Lime pickles are produced in Asia, Latin America and Africa. They are particularly popular in India, Pakistan and North Africa.
It is made from salted pieces of lime packed in a salty, spicy liquor, like a semi-solid gravy. It is brownish red and the lime peels are yellow or pale green with a sour and salty taste. It is eaten as a condiment with curries or other main meals. If processed well, the product can be kept for several months.
Preparation of raw materials
The limes need to be selected and prepared. Only fully ripe limes without bruising or damage should be used. All the limes need to be washed in potable cold water and drained. The limes are dipped in hot water (60-65°C) for about five minutes. They are then cut into pieces in order to expose the interior and allow salt to be absorbed more quickly.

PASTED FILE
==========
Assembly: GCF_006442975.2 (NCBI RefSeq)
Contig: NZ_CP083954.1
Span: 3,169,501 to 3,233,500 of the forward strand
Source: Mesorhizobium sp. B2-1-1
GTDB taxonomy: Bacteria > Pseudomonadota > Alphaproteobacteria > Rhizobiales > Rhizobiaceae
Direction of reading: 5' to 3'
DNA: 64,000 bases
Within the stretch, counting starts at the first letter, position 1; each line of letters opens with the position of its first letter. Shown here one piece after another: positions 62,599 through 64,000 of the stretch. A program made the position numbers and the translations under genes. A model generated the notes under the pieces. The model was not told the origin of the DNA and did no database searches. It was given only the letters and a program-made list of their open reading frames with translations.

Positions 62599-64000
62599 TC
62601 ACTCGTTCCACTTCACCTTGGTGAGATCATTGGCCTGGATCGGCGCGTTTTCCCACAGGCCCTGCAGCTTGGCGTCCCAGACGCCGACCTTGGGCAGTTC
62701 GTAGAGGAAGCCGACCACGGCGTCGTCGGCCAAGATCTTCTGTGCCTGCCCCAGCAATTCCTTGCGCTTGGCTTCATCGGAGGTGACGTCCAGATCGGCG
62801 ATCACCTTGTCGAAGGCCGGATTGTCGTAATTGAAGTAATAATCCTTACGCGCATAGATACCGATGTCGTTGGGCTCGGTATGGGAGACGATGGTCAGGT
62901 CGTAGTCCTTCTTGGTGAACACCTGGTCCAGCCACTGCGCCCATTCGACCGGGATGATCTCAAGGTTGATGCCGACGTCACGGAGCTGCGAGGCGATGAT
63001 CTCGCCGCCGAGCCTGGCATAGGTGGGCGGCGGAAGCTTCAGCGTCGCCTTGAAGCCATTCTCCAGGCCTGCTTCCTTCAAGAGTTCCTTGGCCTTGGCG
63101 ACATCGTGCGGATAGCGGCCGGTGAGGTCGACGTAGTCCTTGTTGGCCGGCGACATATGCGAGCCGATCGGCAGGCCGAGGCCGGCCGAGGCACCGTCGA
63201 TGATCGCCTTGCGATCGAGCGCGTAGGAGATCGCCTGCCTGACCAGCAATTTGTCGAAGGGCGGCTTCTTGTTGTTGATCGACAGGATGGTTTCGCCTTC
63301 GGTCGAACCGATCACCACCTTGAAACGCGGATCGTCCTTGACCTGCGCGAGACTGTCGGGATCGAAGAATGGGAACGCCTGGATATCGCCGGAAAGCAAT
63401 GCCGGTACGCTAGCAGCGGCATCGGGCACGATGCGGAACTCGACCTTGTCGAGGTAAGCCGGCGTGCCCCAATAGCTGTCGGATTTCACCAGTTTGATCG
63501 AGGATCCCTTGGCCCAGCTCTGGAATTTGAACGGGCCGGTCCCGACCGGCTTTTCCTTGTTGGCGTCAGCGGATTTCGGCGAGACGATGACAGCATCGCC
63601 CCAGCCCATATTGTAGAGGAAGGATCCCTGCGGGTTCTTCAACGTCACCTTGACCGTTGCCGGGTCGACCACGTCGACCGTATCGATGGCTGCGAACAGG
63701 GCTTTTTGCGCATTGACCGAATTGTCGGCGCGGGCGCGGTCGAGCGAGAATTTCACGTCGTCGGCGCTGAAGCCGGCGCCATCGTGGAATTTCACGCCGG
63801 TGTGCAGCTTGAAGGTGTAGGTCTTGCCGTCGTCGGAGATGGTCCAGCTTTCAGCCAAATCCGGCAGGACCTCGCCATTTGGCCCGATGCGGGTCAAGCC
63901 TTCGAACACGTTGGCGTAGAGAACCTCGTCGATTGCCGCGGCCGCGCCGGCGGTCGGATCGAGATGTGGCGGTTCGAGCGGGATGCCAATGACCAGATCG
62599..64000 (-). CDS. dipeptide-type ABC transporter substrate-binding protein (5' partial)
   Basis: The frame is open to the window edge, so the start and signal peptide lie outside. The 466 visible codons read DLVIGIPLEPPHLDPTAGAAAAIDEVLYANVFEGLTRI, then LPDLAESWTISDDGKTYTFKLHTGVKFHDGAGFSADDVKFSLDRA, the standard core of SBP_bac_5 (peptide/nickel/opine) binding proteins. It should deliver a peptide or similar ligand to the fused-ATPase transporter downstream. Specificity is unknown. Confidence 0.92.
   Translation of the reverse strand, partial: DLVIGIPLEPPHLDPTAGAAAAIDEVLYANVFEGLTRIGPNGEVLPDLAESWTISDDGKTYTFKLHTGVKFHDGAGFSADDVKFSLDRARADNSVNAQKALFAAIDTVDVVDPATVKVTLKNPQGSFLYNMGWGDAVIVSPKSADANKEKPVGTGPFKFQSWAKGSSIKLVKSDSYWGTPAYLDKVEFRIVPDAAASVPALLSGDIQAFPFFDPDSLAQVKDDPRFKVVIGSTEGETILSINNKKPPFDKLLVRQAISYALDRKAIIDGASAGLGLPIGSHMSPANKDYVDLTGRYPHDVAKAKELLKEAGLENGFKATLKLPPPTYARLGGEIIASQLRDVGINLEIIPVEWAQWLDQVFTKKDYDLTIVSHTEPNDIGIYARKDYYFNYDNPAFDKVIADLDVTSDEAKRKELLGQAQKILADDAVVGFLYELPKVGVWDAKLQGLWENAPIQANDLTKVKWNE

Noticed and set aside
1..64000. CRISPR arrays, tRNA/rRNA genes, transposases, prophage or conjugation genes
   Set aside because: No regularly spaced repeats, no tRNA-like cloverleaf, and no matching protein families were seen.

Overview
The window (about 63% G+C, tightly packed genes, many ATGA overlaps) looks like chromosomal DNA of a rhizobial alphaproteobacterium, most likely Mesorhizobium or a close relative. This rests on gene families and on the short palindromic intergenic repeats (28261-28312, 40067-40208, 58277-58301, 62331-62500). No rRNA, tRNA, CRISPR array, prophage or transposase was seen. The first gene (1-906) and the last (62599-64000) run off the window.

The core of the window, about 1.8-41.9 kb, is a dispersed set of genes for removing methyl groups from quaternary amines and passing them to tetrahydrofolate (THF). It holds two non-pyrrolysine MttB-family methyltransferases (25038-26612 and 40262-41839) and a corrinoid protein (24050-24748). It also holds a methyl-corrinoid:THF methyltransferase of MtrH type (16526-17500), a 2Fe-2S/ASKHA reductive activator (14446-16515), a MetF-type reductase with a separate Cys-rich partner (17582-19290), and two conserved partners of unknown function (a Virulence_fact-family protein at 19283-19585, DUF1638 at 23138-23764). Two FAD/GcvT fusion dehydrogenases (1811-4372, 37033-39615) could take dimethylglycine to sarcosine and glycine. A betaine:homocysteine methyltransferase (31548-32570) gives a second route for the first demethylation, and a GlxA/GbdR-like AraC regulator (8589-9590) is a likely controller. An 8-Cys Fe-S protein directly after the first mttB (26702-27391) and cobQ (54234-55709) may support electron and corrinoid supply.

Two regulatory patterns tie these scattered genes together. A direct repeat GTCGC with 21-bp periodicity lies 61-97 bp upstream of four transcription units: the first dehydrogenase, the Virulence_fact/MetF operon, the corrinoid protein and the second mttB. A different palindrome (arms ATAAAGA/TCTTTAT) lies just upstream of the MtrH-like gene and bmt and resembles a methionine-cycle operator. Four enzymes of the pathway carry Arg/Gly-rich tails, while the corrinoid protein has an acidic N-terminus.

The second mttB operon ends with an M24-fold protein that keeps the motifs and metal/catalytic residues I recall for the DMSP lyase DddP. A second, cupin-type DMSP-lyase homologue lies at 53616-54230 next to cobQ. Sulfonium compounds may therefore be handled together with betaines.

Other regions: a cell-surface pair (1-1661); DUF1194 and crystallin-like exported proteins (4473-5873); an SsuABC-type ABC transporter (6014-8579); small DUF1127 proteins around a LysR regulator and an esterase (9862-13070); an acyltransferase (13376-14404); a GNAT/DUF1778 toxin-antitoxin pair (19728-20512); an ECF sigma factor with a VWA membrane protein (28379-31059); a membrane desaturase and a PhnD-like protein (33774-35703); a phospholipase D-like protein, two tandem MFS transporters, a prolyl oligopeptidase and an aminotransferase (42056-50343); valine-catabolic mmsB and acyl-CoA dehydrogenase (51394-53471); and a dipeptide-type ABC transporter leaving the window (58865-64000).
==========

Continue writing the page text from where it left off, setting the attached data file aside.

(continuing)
All spices should be of good quality and free of mold.
The prepared limes are covered with a brine solution. This causes water to be drawn out of the pieces by osmosis. It is important to ensure that the surface is covered with juice, and leave for 24 hours. If necessary, the fruits should be pressed down to hold them below the liquid. Once the limes have been placed in the brine, there is a rapid development of micro-organisms and fermentation begins.
After fermentation the limes are dried in the sun until the skin becomes brown.
Packaging and storage
The limes are mixed with spices and oils according to local taste and tradition. Lime pickle can be packed in small polythene bags and sealed or in clean jars and capped. Lime pickle keeps well if stored in a cool place. Due to the high acid level of the final product, the risk of food poisoning is low.
Mr. Mike Battcock and Dr. Sue Azam-Alifao – fao